Set against a backdrop of coalescing opportunities to change the lives of the billion plus people affected by uncorrected vision, I hosted a session focused on driving access and affordability of glasses at IAPB’s Council of Members.
The event featured Margaret Savage (Clinton Health Access Initiative), Kovin Naidoo (Essilor), Amanda Davis (The Fred Hollows Foundation and IAPB’s West Pacific Regional Chair), and Liz Smith (EYElliance).
Margaret Savage, Clinton Health Access Initiative
I was delighted to have Margaret Savage from Clinton Health Access Initiative (CHAI) as a special guest. She and her colleague Mathilde Chaudron travelled especially to Tanzania to engage with the eye health sector. Under the AT2030 programme, funded by UK aid, CHAI is delivering market-oriented product narratives to inform the Global Partnership for Assistive Technology’s (ATscale) strategy. ATscale aims to revolutionise access to assistive devices, ensuring 500 million additional people access the assistive devices they need by 2030.
Margaret set out that the eyeglasses product narrative will provide a market landscape and propose an approach to sustainably increase access to high quality, low cost priority assistive products. CHAI will continue to engage with the sector as this narrative is being developed.
Kovin Naidoo, Essilor (and former IAPB Africa chair)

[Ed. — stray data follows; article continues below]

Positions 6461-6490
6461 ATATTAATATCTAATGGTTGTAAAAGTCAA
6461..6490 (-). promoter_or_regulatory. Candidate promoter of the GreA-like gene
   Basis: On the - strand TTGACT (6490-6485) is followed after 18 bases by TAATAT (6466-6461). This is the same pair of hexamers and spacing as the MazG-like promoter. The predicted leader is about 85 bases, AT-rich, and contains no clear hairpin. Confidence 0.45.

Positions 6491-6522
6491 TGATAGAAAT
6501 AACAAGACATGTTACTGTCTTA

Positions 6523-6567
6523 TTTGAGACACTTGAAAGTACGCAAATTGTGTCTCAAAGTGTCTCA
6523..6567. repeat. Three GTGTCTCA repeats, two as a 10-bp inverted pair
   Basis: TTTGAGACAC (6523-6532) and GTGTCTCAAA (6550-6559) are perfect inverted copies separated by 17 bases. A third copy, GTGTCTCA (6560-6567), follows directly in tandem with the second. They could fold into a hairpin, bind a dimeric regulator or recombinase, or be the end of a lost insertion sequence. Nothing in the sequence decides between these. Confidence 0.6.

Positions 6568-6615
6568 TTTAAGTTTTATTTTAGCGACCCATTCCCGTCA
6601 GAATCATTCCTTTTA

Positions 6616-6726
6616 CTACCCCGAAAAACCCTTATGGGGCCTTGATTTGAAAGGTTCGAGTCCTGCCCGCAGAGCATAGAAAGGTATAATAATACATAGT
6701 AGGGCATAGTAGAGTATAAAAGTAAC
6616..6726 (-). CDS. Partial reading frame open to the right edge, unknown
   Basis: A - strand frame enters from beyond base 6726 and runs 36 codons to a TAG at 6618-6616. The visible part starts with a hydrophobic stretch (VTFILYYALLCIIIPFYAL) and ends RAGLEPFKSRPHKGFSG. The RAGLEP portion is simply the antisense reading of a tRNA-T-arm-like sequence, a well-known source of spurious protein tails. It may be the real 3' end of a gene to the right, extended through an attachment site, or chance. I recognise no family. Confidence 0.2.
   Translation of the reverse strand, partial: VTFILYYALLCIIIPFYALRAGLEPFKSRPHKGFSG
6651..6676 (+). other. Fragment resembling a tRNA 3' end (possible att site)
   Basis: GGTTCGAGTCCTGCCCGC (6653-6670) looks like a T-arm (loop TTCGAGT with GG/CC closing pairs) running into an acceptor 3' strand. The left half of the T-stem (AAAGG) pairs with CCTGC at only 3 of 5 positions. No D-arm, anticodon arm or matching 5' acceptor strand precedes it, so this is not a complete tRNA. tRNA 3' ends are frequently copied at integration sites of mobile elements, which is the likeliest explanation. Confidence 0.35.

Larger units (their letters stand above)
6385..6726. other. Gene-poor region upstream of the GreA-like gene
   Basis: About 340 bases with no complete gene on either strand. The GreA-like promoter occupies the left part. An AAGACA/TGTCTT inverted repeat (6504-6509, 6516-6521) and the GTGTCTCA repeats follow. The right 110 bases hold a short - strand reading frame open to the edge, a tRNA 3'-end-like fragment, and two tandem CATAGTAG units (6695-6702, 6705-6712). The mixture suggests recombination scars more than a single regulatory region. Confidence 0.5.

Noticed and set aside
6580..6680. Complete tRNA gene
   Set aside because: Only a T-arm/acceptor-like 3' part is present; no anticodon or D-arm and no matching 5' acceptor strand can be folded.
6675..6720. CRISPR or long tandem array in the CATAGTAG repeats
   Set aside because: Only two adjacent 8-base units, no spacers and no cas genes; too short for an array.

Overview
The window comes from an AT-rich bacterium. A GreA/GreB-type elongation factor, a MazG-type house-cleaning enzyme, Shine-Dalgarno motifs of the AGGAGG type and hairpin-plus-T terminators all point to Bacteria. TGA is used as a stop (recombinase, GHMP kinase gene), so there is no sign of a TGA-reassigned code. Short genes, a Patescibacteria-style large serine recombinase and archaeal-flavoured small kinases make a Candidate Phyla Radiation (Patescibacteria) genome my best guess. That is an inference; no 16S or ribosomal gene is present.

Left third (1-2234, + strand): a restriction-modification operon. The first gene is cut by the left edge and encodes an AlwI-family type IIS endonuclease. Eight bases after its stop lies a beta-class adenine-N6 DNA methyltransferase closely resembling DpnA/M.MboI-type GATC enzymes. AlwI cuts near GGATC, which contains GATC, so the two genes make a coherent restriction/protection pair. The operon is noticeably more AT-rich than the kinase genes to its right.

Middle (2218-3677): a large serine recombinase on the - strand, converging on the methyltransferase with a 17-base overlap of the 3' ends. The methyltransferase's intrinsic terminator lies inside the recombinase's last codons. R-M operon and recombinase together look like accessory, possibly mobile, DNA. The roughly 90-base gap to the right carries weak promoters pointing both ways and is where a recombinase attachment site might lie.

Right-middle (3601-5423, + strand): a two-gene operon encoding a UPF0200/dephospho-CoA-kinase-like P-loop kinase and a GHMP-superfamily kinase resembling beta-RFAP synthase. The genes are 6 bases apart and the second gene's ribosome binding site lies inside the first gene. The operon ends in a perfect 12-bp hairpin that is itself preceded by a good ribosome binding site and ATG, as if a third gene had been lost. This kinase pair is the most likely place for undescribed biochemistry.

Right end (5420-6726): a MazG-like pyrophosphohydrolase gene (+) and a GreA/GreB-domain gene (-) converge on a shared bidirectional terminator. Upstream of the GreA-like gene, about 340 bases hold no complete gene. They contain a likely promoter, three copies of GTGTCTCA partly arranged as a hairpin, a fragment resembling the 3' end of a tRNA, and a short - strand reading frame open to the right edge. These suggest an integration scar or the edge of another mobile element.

Kovin presented on the new report on “Eliminating poor vision in a generation”. The report sets out new costings and a pathway for elimination of poor vision. Emphasising the sheer scale of the challenge, Kovin highlighted key findings and messages from the report.
Amanda Davis, IAPB’s West Pacific Chair, The Fred Hollows Foundation
Amanda spoke from a regional perspective with lessons from the West Pacific. Amanda presented on addressing barriers, including strengthening health systems. She highlighted the essential role of working with government.
Liz Smith, EYElliance
Liz Smith, EYElliance, spoke about the importance of aligning key initiatives on eye health. She also stressed the need for development of pathways to scale that are durable, involving governments from the start. She highlighted that the funding community today is: “interested in systems change; looking for cross sector approaches; and more than ever interested in funding government-led initiatives”.
Presentations and discussion included focus on the importance of coordination and coherency around messaging. It also highlighted the need to address refractive error within efforts to progress on universal health coverage. An important challenge which was raised is the need to appropriately balance the unmet need, the sheer scale of it, and ensuring quality and compliance. In many cases high taxation on glasses for those in need must be tackled but to increase access there are a number of other demand and supply factors. The clear steer from the panel is that we do not continue to work in siloes, we take a multi-faceted approach, and that tackling this massive challenge means harnessing the strengths of private, public sector, and NGOs.
Thank you to all for brilliant and frank discussions.